that "first step" should rarely, if ever, be bypassed when working on an em (or ss, ftm)... grunge is the number 1 cause of "it don't work"...

    #21 6 years ago
    Quoted from Pafasa:

    There is an added bonus with Tri-Flow. It smells nice! Like bananas.
    I prefer SuperLube Gel for loaded pivot points like stepper units in EM and kickers like the OP has. There is a Superlube Aerosol too.

    mmm... bananas!

    yea, the aerosol is handy stuff too, pin-it turned me on to that... used it on every door in the house as well, no more "ghosts in the middle of the night"...

    #22 6 years ago

    Wow! Awesome response and advice from everyone!! Thanks so much. This is why I just love this group. Helpful and the simplest question leads to discussion with so much more information.

    Wolfmarsh maybe we can get together some time and talk pinball!

    Anyway, my part (ball kicker) was pretty gummed up so I removed it and put it in my Harbor Freight ultrasonic cleaner (tip from another pinsider!) and that cleaned it up nicely. I pulled the retaining pin and pulled the shaft out and lightly lubricated it with Super Lube (another pinsider tip!) put it back and all is right with the world! Got a long way to go to finish the machine, a Pinbot, that was incredibly dirty and has some water damage.

    Thanks again everyone and best wishes for a happy Thanksgiving. I am thankful for all the help from my fellow Pinsiders!

    Al

    #23 6 years ago
    Quoted from ccotenj:

    first, disassemble and clean... that is always step one...
    then use this stuff on pivot points... note that despite many automatically responding "you should never lubricate a pinball machine", there are indeed many places that should be lubricated...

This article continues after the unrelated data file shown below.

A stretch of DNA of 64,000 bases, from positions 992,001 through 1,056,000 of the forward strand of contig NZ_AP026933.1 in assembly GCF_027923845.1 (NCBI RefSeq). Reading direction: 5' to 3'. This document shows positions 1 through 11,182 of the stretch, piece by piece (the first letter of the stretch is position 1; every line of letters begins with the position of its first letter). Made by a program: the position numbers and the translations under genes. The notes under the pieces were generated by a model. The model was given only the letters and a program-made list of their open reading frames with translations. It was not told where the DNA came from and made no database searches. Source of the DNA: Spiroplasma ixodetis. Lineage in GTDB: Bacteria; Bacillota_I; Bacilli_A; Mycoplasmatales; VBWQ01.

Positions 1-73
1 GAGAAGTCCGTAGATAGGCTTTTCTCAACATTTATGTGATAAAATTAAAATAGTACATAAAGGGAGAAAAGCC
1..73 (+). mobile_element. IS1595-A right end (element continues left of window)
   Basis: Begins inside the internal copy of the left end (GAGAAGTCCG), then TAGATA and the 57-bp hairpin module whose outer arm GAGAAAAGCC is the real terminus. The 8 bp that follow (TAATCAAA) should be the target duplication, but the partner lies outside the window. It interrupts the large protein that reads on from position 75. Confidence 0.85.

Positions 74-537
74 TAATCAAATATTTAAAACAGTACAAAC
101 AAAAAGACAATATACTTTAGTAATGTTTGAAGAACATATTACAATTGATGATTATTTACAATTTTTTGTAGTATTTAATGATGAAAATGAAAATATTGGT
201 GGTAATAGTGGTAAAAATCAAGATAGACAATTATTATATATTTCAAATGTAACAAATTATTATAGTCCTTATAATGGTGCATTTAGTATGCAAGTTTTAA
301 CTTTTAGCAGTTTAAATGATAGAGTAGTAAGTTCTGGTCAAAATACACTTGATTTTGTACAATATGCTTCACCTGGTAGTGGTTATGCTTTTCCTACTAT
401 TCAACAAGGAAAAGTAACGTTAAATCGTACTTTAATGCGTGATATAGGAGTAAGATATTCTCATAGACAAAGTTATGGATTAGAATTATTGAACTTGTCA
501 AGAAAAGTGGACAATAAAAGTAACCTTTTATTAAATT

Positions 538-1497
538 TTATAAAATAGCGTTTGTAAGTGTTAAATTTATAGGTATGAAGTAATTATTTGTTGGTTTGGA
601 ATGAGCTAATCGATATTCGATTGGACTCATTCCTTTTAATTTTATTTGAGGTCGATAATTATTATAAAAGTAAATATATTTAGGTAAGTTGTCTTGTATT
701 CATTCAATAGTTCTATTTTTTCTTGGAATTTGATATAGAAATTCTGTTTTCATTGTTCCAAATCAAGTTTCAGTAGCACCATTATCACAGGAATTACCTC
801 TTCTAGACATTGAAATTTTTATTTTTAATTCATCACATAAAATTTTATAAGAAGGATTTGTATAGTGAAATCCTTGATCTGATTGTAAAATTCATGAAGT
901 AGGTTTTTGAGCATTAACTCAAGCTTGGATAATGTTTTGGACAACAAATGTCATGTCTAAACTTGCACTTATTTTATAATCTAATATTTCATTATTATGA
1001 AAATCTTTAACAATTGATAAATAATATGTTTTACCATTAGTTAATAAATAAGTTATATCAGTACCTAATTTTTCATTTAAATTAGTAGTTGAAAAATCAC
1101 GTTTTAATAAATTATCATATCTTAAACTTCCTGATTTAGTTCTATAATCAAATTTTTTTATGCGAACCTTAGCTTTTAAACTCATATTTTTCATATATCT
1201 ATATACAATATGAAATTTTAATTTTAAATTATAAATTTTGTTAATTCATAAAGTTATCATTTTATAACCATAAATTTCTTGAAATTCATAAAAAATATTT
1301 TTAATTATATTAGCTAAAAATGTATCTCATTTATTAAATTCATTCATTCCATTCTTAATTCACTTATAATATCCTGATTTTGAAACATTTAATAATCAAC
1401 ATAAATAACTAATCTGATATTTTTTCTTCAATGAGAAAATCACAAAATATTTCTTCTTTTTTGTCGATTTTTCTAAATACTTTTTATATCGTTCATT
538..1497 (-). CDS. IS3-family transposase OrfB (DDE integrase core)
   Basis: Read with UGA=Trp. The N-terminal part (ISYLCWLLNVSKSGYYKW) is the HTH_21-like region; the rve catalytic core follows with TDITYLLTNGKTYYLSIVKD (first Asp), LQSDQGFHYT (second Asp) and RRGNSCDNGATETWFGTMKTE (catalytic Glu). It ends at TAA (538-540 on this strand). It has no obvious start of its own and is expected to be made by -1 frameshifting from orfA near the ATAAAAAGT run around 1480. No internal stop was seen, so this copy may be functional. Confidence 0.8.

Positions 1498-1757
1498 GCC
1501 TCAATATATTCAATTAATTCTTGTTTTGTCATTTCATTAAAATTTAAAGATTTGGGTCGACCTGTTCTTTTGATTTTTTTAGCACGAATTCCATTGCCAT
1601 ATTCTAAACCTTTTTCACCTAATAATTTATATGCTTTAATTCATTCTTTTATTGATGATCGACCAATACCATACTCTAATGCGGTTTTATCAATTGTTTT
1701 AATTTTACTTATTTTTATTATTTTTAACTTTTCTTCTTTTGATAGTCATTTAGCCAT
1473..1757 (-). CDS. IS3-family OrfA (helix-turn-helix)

image-877.jpg 26 KB

    Is it better to use the tube or the aerosol ? Or it doesn't make any difference ?
    I'm thinking about lubricating the 2 rods of my Johnny Mnemonic hand mechanism, do I need to spray the lube along the rods or simply put some grease in the 2 X and Y nuts ?

    #24 6 years ago
    Quoted from someoneelse:

    There are some (few) points in pinball machine where lubrication might make sense, but why would you want to lube a plunger? The only reason you might have problems with a plunger would either be a (heat-) deformed coil sleeve which needs to be changed anyway or if it has been lubed in the past and has gotten sticky.

    The coil sleeve, in some sense IS the lubrication. Nylon parts (washers, etc) on mechanical devices are usually no lubrication parts, where direct metal parts usually require the lubrication. Thin oils, WD-40 etc.. should be avoided as they attract dirt and tend to get where they shouldn't over time. Good quality synthetic or molytone grease stays where you put it and lasts a long time. Grease only where the manufacturer recommends it and everything will be fine.

    #25 6 years ago
    Quoted from Leo13:

    Is it better to use the tube or the aerosol ? Or it doesn't make any difference ?
    I'm thinking about lubricating the 2 rods of my Johnny Mnemonic hand mechanism, do I need to spray the lube along the rods or simply put some grease in the 2 X and Y nuts ?

    I would use the Superlube gel in your case

    #26 6 years ago

    I use WD-40. Ha! Not on pivot points, but it does work wonders on rusty leg levelers and cabinet locks.

    #27 6 years ago
    Quoted from o-din:

    I use WD-40. Ha! Not on pivot points, but it does work wonders on rusty leg levelers and cabinet locks.

    breaking rust is what it was designed for

    #28 6 years ago